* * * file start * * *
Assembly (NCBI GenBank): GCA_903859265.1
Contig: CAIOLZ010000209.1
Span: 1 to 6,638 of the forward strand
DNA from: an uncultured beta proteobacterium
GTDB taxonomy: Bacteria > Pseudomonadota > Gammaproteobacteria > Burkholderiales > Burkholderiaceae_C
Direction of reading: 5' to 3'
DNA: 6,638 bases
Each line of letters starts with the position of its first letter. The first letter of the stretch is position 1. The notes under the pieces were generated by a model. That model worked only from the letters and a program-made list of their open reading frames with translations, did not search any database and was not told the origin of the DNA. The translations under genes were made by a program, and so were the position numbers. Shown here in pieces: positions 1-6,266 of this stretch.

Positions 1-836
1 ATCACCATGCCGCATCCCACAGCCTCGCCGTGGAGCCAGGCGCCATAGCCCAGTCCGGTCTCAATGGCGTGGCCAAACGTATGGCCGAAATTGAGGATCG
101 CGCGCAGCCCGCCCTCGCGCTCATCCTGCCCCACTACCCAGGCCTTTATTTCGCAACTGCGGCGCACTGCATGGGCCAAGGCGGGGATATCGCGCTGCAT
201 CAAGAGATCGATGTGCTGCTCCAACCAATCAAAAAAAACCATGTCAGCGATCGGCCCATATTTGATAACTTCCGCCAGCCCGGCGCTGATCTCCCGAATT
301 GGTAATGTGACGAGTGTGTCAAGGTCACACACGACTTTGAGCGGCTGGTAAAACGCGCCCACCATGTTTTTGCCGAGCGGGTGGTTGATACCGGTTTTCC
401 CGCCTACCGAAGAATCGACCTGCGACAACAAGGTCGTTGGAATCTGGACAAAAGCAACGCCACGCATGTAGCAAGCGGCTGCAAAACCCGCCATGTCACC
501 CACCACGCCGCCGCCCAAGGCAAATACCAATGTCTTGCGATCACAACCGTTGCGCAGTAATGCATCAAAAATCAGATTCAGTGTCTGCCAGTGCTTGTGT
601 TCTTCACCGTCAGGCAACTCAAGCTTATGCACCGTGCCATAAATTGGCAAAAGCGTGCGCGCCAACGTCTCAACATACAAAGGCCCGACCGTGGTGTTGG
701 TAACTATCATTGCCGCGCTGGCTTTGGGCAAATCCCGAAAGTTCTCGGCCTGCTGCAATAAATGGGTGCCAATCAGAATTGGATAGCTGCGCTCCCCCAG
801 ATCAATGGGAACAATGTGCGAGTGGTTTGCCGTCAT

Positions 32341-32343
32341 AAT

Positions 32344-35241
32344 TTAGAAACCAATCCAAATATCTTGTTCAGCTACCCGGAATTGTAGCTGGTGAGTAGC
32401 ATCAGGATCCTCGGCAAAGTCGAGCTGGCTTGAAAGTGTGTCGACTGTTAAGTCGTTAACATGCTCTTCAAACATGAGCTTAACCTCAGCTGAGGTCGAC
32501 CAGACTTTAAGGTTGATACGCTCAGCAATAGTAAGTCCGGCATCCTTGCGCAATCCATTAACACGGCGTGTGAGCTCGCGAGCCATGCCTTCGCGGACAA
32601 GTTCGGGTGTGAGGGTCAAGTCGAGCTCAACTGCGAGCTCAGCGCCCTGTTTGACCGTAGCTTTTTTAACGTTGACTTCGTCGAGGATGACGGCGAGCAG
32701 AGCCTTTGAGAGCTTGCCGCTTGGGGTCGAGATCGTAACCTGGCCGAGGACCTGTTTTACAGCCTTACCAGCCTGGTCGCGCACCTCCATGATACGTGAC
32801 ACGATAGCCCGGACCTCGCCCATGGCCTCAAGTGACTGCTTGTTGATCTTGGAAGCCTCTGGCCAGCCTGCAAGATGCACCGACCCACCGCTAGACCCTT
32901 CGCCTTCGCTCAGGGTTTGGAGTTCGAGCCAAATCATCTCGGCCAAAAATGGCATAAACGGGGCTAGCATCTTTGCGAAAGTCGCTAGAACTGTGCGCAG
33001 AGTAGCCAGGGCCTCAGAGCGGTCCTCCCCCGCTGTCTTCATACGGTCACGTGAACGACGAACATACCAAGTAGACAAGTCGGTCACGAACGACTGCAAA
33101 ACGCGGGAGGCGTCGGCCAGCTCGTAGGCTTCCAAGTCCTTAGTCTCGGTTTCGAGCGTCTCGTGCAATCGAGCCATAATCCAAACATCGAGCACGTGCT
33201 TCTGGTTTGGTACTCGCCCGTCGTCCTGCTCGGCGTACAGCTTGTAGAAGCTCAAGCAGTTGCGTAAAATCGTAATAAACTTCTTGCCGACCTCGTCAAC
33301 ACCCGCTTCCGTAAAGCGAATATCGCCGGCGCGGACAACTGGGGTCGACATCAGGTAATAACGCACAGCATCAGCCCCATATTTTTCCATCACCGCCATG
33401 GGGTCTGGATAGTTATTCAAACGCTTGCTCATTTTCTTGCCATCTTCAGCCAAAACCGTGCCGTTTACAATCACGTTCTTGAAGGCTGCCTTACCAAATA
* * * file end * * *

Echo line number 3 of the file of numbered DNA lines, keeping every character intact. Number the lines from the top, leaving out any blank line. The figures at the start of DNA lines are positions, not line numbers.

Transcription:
Span: 1 to 6,638 of the forward strand